News & Views

Under the heading of Achieving Sustainable Development, Paragraph 17 of the National Planning Policy Framework sets out twelve core land-use planning principles that underpin both plan-making and decision-taking. One of these is to ‘encourage the effective use of land by reusing land that has been previously developed (brownfield land), provided that it is not of high environmental value’. Understandably, ¹there is increasing pressure to develop brownfield sites. However, some of these are amongst our most important sites for wildlife, and in particular, invertebrates.
Since 2014 BSG Ecology has been using thermal imaging cameras in appropriate situations to determine the presence of bats in trees, bat boxes and other structures; and to identify flight lines and foraging behaviour to better inform the assessment of impacts on rare species of bat. We have been particularly interested in how this technique can assist us in the assessment and survey of potential tree roosts, which is always a challenging task.
Ecologist Rachel Taylor will present a talk to the Welsh Bat Conference at Stackpole, Pembrokeshire, on the subject of BSG Ecology’s Bat Migration Project (2012-2014).   Rachel’s talk is entitled “Bats on the Pembrokeshire Islands and an overview of BSG Ecology’s Bat Migration Project.”
This article explores some of the challenges of assessing the significance of impacts on noctule bat Nyctalus noctula from onshore wind farms in the UK. The article reviews discrepancies between sources with regard to the status of noctule in the UK, considers how differing conclusions relate to our own experience (from a sample of 52 sites), and questions whether the recent focus on this species in wind farm assessments is appropriate.
BSG Ecology has taken steps to ensure that we incorporate guidance from BS42020:2013, the Code of Practice for Planning and Development, within the delivery of our day-to-day work.   The responsibility for the successful delivery of the British Standard guidance lies with all parties involved with ecology in the planning system.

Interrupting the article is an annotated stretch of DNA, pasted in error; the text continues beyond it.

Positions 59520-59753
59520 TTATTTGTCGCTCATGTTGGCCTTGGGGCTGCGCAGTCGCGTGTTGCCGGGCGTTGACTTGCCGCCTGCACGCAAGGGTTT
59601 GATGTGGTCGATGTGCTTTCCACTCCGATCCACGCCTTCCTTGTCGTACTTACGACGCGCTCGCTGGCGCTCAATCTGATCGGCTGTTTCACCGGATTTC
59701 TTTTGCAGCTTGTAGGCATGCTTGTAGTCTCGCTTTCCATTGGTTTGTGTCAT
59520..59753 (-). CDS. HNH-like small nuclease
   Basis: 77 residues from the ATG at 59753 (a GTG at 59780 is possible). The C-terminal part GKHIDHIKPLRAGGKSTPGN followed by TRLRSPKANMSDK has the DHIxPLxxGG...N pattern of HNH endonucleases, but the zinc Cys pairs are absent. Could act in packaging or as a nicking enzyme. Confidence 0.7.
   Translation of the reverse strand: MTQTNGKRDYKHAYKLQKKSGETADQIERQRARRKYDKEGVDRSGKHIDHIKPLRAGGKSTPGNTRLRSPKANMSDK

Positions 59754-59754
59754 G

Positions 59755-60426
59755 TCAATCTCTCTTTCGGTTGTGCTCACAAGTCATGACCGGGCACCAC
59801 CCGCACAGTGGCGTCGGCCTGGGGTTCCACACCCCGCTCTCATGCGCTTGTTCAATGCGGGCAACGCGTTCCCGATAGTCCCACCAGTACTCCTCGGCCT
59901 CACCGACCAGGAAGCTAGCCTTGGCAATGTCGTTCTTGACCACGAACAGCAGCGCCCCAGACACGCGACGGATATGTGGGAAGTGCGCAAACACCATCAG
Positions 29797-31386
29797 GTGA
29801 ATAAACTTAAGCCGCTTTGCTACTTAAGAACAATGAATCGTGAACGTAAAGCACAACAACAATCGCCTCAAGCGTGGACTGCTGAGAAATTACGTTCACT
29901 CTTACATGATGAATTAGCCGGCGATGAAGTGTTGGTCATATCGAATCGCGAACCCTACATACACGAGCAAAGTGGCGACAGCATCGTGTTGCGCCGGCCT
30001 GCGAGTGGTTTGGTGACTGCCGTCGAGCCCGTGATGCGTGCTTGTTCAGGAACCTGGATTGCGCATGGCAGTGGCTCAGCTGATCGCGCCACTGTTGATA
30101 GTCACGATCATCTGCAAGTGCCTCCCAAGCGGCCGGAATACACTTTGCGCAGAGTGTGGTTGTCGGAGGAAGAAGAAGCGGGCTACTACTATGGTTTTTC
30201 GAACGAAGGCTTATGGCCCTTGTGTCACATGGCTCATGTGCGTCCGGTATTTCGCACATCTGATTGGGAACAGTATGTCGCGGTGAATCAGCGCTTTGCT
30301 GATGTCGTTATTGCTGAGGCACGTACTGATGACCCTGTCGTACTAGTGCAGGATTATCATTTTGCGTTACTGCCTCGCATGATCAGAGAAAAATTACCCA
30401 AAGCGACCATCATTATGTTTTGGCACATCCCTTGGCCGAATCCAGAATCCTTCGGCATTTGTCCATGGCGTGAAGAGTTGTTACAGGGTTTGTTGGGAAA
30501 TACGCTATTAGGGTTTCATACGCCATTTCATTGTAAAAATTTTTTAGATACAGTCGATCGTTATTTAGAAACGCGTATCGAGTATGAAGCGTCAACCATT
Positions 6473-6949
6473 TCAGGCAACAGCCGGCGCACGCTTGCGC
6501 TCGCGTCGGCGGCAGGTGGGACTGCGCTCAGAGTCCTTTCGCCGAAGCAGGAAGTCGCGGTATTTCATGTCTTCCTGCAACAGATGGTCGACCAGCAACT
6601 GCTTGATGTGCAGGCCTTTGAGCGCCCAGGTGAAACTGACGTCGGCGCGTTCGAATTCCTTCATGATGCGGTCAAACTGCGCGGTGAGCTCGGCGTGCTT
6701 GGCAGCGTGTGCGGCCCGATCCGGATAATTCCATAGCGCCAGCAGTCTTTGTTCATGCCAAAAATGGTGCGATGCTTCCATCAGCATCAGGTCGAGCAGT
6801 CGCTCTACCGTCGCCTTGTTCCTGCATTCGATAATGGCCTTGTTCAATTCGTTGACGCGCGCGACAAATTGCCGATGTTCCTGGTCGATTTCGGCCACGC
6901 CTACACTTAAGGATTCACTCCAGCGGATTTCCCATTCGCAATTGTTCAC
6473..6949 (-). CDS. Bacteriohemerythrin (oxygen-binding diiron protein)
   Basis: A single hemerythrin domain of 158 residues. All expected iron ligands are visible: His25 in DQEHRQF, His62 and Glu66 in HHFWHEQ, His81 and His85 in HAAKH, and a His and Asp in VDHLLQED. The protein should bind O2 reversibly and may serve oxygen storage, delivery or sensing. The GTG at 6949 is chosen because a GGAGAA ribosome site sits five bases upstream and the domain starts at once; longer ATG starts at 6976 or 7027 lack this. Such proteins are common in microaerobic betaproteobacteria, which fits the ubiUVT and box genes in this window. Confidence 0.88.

On 4 February 2015 BSG Ecologists Jim Fairclough and Hannah Bilston delivered a half day seminar on Protected Species¹ to The Parks Trust², the independent charity that owns and cares for many of the parks and green spaces in Milton Keynes.  This green space adds up to approximately 5,000 acres of river valleys, woodlands, lakesides, parks and landscaped areas alongside the main roads – about 25 percent of the new city area.
Using our thermal imaging camera, BSG Ecologist Jenny James recorded this footage of golden plover foraging within a wind farm in England. The clip, recorded in January 2015, shows the plovers using a cultivated arable field at night, close to the base of an operational wind turbine. The birds are approximately 25m from the turbine's base; several other turbines are present nearby. The lower sweep of the blades (clearly visible in the clip) is approximately 20m above ground level. From the footage, this golden plover flock does not appear to be affected by the nearby turbine.
In this article we consider the use of eDNA analysis of water samples to detect great crested newts, and discuss the results of some recent survey work.  Whilst we identify limitations that need to be considered, it is also recognised that the technique provides a useful additional method for detecting great crested newts, and we use it in appropriate circumstances at sites throughout the UK.  The method has been endorsed by Natural England and Natural Resources Wales.
BSG Ecology is committed to tackling complex ecological issues successfully for our clients. We recognise that experience, skill and knowledge within our team are important in producing these results. All of our ecologists are members of the Chartered Institute of Ecology and Environmental Management (CIEEM), membership of which requires a minimum amount of continuous professional development to be completed each year. Regular investment in our team, through support of conference attendance and provision of access to in-house and external training, strengthens our skills set and provides an up to date and scientifically sound basis to our advice.
In 2014 we deployed bat detectors on two commercial ferries sailing routes through the southern North Sea. The two vessels were Flandria Seaways (DFDS Seaways) and the Pride of York (P&O Ferries), which sail from Felixstowe (UK) to Vlaardingen (Netherlands) and from Hull (UK) to Zeebrugge (Belgium) respectively. The aim of the study was to investigate the occurrence of bats over the North Sea, and to see if there were any clear patterns to records indicative of migration.